Financial Lessons for Mother's Day

Financial Lessons for Mother's Day

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2017-05-15

Mother’s Day was Sunday, May 14, 2017, and as Americans arm themselves with gifts and bouquets of flowers, yummy chocolates, and heartfelt greeting cards to remind mom just how much we appreciate her, one thing that may not be on the top of their list of things to consider is mom’s money advice. 

A poll commissioned by CreditCards.com found adults no longer consider mom their strongest financial influence. Instead, Americans say they rely more on themselves when it comes to developing financial habits and money management skills. 

Young adults are the exception, however. Millennials say mom plays the most significant financial teaching role, with 31% of respondents between the ages of 18 to 29 saying she is their biggest financial influence. 

One could say that this means that mom’s influence lessens as we age. This may seem like an obvious statement, since we grow more independent as we get older, certainly. But she often bestows upon us some jewels of knowledge that can be translated into investing advice. 

And to honor mom on this Mother’s Day, here is some maternal wisdom that most of us have at one point heard, and how it translates into investing:

Use your head

Don’t forget your common sense. In financial terms, that means that you should never forget that a higher return means a greater volatility and greater risk. So when you hear of a magical investment opportunity, don’t forget what mom told you. 

Use your eyes

As a kid, we’ve all had that moment where we’re looking for something, and give up, yelling, “I can’t find it ANYWHERE,” only for mom to find the exact thing you were looking for, right in front of your eyes. In financial markets, this translates as follows: the obvious, sensible investment, is often the one that is right in front of you. Why go on some pioneering search for some nugget of a unicorn stock that doesn’t exist?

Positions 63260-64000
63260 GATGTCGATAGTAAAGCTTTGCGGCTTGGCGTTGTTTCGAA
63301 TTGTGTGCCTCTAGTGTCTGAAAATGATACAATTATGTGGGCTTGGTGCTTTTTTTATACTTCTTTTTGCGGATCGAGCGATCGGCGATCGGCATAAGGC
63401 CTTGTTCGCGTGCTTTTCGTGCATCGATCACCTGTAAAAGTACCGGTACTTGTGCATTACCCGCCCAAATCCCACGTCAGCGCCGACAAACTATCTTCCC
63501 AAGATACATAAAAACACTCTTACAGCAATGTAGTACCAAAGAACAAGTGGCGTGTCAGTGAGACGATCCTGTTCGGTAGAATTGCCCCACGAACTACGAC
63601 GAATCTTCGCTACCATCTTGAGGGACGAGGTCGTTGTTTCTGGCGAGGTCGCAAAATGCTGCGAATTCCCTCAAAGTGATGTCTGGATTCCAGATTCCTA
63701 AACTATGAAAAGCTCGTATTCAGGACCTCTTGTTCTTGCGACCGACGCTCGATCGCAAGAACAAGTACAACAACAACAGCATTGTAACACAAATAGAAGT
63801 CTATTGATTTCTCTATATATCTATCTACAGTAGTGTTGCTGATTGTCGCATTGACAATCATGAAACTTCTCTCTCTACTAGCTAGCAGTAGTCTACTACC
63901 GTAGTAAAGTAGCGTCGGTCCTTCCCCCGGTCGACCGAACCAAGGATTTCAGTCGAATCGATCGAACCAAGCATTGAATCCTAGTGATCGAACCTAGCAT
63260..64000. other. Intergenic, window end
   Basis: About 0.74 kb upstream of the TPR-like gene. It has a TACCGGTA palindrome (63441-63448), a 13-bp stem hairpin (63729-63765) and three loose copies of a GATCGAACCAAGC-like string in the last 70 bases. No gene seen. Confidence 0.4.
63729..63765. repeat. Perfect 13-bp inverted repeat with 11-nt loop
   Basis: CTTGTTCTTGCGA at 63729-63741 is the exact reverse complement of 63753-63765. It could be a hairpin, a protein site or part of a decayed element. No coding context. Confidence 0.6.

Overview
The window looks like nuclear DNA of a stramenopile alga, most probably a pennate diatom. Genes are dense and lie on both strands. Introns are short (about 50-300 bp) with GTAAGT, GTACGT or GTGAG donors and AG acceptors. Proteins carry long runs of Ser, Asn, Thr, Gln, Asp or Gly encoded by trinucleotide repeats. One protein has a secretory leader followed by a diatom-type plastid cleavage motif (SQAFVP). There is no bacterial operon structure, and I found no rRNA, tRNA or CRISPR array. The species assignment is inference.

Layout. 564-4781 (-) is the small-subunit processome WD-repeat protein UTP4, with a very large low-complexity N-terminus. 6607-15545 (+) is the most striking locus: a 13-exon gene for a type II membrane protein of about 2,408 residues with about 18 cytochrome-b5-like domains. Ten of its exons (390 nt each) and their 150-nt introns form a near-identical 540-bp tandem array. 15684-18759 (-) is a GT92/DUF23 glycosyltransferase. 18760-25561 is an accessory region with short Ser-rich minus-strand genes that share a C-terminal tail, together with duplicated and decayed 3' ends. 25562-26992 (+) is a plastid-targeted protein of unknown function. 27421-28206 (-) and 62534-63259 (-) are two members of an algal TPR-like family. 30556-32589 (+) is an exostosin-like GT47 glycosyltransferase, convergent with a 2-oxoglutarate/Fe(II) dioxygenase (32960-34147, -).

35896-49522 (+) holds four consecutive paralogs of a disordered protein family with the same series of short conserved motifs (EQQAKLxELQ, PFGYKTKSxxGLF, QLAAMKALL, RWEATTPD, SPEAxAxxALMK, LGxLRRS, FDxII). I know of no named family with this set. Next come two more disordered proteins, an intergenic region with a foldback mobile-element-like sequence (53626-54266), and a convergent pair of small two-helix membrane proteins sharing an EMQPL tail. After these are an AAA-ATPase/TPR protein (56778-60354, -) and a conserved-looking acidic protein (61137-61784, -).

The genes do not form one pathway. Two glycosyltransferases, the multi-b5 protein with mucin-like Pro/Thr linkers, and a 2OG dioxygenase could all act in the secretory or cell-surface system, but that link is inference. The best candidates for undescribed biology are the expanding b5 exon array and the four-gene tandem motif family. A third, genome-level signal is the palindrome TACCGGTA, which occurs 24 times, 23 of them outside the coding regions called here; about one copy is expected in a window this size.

Take care of your things

As kids we could be quite reckless with new possessions. And the motherly advice was to take care of your possessions, lest you break them. The investment lesson here is that we go to much effort to build up a carefully strategic portfolio, and then mess it all up by chasing butterflies with every gimmicky mutual fund that comes along. The lesson: take care of your investments. 

Eat your veggies

The investment equivalent of eating your veggies would be taking the time to do the mundane and relatively uninteresting tasks of rebalancing your portfolio and the small yet crucial things that need doing for the health and well-being of your investments. 

Peer pressure

This piece of motherly advice is really a jewel. Don’t go following the lemmings off a cliff just because there’s buzz around some hot new stock or investment opportunity. Stay the course with your strategic, sound, and sensible investments that you’ve decided on with your advisor, and they will perform over time. 

 

IMPORTANT DISCLOSURES

Material contained in this article is provided for information purposes only and is not intended to be used in connection with the evaluation of any investments offered by David Lerner Associates, Inc. This material does not constitute an offer or recommendation to buy or sell securities and should not be considered in connection with the purchase or sale of securities. 

To the extent that this material concerns tax matters, it is not intended or written to be used, and cannot be used, by a taxpayer for the purpose of avoiding penalties that may be imposed by law. 

Each taxpayer should seek independent advice from a tax professional based on his or her individual circumstances.

These materials are provided for general information and educational purposes based upon publicly available information from sources believed to be reliable-- we cannot assure the accuracy or completeness of these materials. The information in these materials may change at any time and without notice.

David Lerner Associates does not provide tax or legal advice. The information presented here is not specific to any individual's personal circumstances. Member FINRA & SIPC

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Founded in 1976, David Lerner Associates is a privately-held broker/dealer with headquarters in Syosset, New York and branch offices in Westport, CT; Boca Raton, FL; Teaneck and Princeton, NJ; and White Plains, NY. For more information contact David Lerner Associates Call 516-921-4200 Visit our website: www.davidlerner.com

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Jake Mendlinger
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Zimmerman/Edelson
516.829.8374 X 232
jmendlinger@zimmed.com

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